NEW YORK, Mar. 24, 2015 /PRNewswire/ -- Can a name be sexy, friendly, smart, sophisticated or creative on its own, without a person attached? For the past five years, tens of thousands of BabyNameWizard.com visitors have rated the names in the "Namipedia" database on how smart, sexy, creative, sophisticated and friendly they sound. Today, parent company CafeMom announced the results.
"We all carry around our own images of names based on our own personal experience," said Laura Wattenberg, Co-Founder of BabyNameWizard.com. "Naming is dreaming. It's the part of preparing for parenthood where you're looking not just to six months in the future, but six years or 60 years in the future, and who you want your child to be."
With 1.5 million sets of ratings submitted, the results paint an unprecedented picture of the way we view names:
Romance languages, especially Italian and French, dominate the sexiest name lists. Additionally, more than half of the names on the sexy lists end in the classic gender markers -o and -a. Doubled letters also seem to add to a name's sexiness.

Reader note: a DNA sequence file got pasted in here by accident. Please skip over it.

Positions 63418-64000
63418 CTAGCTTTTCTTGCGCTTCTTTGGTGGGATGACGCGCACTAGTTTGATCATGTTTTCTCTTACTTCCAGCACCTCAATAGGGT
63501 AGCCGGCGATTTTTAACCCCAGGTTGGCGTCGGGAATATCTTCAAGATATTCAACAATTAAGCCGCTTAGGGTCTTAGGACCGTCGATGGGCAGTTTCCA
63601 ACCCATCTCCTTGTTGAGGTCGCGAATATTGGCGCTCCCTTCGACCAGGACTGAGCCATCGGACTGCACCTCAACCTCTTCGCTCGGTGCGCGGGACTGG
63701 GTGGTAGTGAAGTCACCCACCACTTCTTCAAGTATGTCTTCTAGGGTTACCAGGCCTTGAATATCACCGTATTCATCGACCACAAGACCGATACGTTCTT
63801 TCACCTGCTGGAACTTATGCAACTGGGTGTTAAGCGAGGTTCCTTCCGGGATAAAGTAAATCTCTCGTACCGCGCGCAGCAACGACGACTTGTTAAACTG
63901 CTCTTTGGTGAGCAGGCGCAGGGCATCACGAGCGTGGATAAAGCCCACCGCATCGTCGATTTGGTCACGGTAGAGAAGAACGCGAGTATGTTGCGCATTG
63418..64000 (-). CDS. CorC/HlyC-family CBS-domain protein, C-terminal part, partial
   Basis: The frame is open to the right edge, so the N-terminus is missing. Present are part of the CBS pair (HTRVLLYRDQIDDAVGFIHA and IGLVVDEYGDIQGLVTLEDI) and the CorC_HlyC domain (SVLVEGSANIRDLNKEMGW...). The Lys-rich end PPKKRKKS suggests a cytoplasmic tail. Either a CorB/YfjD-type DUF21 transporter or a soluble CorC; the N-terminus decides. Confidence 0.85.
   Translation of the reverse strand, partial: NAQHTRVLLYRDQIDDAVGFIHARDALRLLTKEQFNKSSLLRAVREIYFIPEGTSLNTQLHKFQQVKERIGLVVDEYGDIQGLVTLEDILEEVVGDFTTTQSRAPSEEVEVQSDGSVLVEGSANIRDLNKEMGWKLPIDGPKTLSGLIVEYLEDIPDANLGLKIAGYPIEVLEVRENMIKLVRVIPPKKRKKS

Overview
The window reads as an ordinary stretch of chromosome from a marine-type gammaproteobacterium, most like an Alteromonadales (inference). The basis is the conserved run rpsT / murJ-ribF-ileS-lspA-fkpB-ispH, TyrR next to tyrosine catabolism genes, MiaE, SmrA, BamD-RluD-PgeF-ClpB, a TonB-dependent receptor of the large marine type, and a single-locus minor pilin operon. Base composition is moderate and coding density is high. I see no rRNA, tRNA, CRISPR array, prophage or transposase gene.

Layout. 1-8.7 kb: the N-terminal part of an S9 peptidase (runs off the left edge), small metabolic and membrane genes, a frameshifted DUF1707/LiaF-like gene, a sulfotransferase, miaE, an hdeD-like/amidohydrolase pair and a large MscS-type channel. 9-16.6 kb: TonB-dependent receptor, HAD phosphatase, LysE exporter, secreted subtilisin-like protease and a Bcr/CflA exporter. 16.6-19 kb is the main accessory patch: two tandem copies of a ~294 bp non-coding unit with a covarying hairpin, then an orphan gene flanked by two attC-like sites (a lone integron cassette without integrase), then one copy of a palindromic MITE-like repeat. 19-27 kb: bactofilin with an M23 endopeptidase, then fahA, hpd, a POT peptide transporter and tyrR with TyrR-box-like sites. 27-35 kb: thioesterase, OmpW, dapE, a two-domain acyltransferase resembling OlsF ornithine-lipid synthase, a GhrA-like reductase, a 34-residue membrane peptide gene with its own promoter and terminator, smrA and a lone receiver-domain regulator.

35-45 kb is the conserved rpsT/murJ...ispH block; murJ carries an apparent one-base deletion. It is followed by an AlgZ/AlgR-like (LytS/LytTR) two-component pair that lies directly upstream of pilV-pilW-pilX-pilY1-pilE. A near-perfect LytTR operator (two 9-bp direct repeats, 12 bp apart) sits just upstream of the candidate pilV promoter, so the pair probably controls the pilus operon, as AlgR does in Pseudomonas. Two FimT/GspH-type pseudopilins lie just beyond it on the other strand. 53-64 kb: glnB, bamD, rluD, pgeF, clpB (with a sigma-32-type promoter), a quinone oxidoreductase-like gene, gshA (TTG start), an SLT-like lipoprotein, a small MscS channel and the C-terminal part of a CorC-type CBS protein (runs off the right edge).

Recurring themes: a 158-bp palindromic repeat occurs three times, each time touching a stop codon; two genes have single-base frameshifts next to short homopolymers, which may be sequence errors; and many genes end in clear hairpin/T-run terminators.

For the smartest boys' names, names like Atticus and Solomon are historically linked to wisdom and genius. Surnames like Preston and Truman project a gravitas that suggests intelligence.
Meanwhile, the smartest girls' names lack a strong pattern.
The friendliest name list is full of contemporary creations, including many nicknames. The average name on the list is just five letters and two syllables. The -y ending is the English fond diminutive, the way we indicate affection. That ending dominates the lists for both boys and girls.
Most Sophisticated Names
Every name on the ultra-sophisticated list was in its most formal form, while several nicknames, including America's #1 nickname Mike, were rated at the bottom. The names rated most sophisticated also tended to be long, averaging almost 8 letters, while the average American baby name is 6 letters long.
Most Creative Names